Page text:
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Girls Winter Track: SWR wins national title in 4×1 mile relay

The odds weren’t in Shoreham-Wading River’s favor. Not only was Shoreham missing its best runner, but the girls 4×1 mile relay team was seeded 12th in a field of 15 and had as many as eight teams ahead of it during the race.

But odds don’t determine track and field races. Times and heart do.

Shoreham had both of those factors in its favor Saturday when it won a national championship.

“It’s just unreal,” Shoreham’s Amanda Dwyer said. “I never thought we’d win.”

Coach Paul Koretzki called it “an amazing story.”

Shoreham’s star runner, junior Katherine Lee, was shut down for the indoor season after injuring her left ankle last month in the Millrose Games. That was an undoubted blow to Shoreham’s 4×1 mile relay team and its chances in the 19th annual New Balance Indoor Nationals meet, which bills itself as “the fastest party on the planet.”

Maria Smith, coming fresh off a basketball season, filled Lee’s place in Saturday’s race at The Armory in Manhattan. She joined fellow seniors Payton Capes-Davis, Allie Hays and Dwyer on the relay team, running her mile in 5:10.

“She was a hero,” Koretzki said. “She came through.”

As did the other Wildcats, winning a thrilling race in 20 minutes, 33.12 seconds. Milton (Massachusetts) was second in 20:41.08 and the Ursuline School (New York) took third in 20:41.47.

“I started crying because it’s just like anything I ever dreamed of,” said Capes-Davis, who won a gold medal at the recent state meet in the distance-medley intersectional relay. “This has been the year where all my biggest dreams have come true.”

If nothing else, the triumph is a testament to Shoreham’s strength in the mile. All four Wildcats are committed to run for NCAA Division I teams in the fall — Capes-Davis for Bucknell, Dwyer for Monmouth, Smith for Marist and Hays for Columbia.

“Deep in milers, deep in hard work, deep in dedication,” said Hays.

The Wildcats, wearing neon green tops and black shorts, were cheered on by Lee, who was in attendance.

Capes-Davis, who said she was hampered by a hip problem, went out hard and led for the first 950 meters, with a huge pack on her heels. She eventually dropped back to seventh.

“Honestly, when I stepped off the track and I handed off, I thought I blew it,” she said.

The next Shoreham runner, Dwyer, was eighth shortly after the baton exchange. Then it was Smith’s turn. Running in her first indoor race ever for Shoreham, Smith was sixth at the handoff, worked her way to third and then was fourth when she handed off to Hays.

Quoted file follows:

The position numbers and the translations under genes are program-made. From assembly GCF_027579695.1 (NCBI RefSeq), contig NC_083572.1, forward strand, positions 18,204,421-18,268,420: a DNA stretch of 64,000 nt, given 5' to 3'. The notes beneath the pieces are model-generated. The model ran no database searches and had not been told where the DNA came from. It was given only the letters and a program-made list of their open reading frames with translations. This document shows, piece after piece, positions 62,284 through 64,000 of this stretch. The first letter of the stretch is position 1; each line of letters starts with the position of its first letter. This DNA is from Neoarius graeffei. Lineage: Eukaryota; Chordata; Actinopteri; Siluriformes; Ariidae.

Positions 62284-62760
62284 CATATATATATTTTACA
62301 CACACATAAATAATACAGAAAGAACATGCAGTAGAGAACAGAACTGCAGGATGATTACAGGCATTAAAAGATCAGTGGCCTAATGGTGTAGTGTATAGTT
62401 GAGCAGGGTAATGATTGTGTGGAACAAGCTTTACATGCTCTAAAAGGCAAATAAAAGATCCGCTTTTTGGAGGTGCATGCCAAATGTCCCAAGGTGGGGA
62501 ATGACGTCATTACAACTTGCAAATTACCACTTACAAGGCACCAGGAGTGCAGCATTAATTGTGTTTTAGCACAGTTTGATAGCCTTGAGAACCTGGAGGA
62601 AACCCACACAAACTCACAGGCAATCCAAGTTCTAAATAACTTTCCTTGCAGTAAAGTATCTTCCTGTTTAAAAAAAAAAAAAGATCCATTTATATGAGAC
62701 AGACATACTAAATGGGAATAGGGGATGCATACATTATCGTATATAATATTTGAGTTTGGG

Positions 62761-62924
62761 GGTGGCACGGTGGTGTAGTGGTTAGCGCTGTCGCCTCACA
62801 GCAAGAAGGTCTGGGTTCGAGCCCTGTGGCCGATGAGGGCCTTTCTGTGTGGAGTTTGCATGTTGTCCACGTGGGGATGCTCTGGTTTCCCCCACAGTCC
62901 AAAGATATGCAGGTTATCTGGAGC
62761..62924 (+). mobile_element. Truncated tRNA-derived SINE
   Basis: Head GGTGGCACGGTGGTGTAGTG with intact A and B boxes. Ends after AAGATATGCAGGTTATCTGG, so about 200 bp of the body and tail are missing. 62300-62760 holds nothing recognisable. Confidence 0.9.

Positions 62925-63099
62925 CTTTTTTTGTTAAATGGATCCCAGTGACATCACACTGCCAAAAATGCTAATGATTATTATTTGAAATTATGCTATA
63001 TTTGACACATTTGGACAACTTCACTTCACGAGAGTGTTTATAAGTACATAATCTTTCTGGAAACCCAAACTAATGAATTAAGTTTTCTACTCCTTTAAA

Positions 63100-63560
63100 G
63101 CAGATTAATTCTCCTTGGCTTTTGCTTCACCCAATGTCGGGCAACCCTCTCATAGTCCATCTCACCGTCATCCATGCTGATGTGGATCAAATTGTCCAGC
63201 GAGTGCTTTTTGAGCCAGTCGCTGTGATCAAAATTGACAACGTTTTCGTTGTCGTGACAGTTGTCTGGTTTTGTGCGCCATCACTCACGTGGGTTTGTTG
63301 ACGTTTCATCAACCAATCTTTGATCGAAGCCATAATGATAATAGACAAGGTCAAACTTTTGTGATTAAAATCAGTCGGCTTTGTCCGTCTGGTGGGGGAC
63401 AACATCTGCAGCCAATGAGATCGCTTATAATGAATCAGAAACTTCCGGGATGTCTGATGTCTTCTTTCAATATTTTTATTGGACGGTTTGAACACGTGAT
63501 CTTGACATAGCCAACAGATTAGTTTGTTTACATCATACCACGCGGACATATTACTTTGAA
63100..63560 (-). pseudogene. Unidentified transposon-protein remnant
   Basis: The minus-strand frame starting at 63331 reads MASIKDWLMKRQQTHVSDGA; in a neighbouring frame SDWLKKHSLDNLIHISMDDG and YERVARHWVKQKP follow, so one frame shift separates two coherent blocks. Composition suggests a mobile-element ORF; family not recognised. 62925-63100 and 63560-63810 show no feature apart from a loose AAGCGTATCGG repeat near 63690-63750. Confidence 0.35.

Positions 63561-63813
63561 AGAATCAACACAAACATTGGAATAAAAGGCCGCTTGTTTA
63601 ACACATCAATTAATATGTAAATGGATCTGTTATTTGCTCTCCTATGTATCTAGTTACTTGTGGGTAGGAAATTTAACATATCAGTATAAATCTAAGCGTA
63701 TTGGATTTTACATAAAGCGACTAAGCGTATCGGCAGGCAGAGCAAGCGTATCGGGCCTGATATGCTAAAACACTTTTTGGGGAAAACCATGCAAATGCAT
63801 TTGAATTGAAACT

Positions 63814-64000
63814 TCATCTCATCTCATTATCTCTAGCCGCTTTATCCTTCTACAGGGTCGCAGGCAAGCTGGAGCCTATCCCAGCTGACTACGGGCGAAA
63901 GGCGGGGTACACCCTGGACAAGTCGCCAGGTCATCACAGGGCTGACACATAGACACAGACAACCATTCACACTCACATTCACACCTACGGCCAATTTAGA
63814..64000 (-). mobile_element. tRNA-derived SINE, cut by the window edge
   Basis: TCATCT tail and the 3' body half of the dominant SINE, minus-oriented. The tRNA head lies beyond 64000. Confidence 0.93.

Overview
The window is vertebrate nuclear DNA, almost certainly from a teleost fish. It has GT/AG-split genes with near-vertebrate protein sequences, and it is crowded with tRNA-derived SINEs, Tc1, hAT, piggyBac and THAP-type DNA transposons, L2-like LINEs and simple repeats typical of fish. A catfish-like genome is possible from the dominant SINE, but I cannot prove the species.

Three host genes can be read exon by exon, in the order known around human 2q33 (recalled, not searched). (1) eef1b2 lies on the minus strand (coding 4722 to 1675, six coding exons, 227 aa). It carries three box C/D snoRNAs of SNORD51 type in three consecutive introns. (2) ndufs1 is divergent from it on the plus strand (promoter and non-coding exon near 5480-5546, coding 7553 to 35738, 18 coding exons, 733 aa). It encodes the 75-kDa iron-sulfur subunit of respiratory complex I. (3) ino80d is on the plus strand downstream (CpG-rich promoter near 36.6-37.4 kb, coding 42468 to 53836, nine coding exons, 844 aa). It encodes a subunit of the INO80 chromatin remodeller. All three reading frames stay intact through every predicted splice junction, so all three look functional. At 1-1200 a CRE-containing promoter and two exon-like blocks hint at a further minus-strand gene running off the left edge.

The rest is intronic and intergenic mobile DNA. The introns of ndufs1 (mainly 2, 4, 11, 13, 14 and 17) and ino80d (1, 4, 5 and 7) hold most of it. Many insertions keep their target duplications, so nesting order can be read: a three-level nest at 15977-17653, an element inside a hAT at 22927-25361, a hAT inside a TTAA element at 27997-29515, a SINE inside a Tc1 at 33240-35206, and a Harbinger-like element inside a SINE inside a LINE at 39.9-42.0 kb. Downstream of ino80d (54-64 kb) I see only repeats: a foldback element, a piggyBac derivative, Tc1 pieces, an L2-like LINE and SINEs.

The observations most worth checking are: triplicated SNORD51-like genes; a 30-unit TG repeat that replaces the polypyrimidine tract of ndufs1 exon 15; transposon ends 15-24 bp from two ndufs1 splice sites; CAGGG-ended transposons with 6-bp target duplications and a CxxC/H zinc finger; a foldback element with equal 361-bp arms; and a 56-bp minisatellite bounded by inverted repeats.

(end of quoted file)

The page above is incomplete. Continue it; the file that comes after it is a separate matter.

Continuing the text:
Hays said: “When I got the baton, I was like, ‘OK, this is definitely possible. The girls in front of me are not that far in front.’ ”

With a little over 800 meters to go, Hays passed Syosset for second place and then took the lead from West Springfield (Virginia) with 200 meters left. “It was just kind of like smooth sailing then,” she said.

Koretzki said: “When I saw her coming around the turn, I actually had a little tear in my eye. … It was actually a work of art.”

Hays extended her lead on the bell lap before crossing the finish line with both arms raised, but no sign of emotion on her face. She had run her mile in a personal-best 5:00.42. Hays was greeted by an official before walking over to her teammates and hugging them.

“I was just speechless,” Dwyer said. “I was in shock. I’m still trying to process it, but I’m just so happy.”

Smith said: “I literally was speechless. I didn’t even know what to say.”

Shoreham assistant coach Bob Szymanski said, “Every girl did their job.”

These four aren’t the first Shoreham girls to win a national championship. Melissa Baker was a three-time race walk champion in the early 1990s, Danielle Opatovsky was a race walk champion in 2011 and Lauren Biscardi won three titles in the high jump in the mid-2000s, according to Koretzki.

Koretzki figures the Wildcats lost about 19 seconds by not having Lee in the lineup. That only makes what Shoreham did all the more impressive.

“I think that speaks for how hard-working and talented the four of us are,” Hays said. “As opposed to viewing it as, oh, we won despite not having Katherine, it’s kind of a testament to, well, we won. How much more can we do? We won nationals.”

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Photo caption: From left, Shoreham-Wading River’s 4×1 mile relay team of Payton Capes-Davis, Allie Hays, Maria Smith and Amanda Dwyer were in their glory after winning a national championship. (Courtesy photo)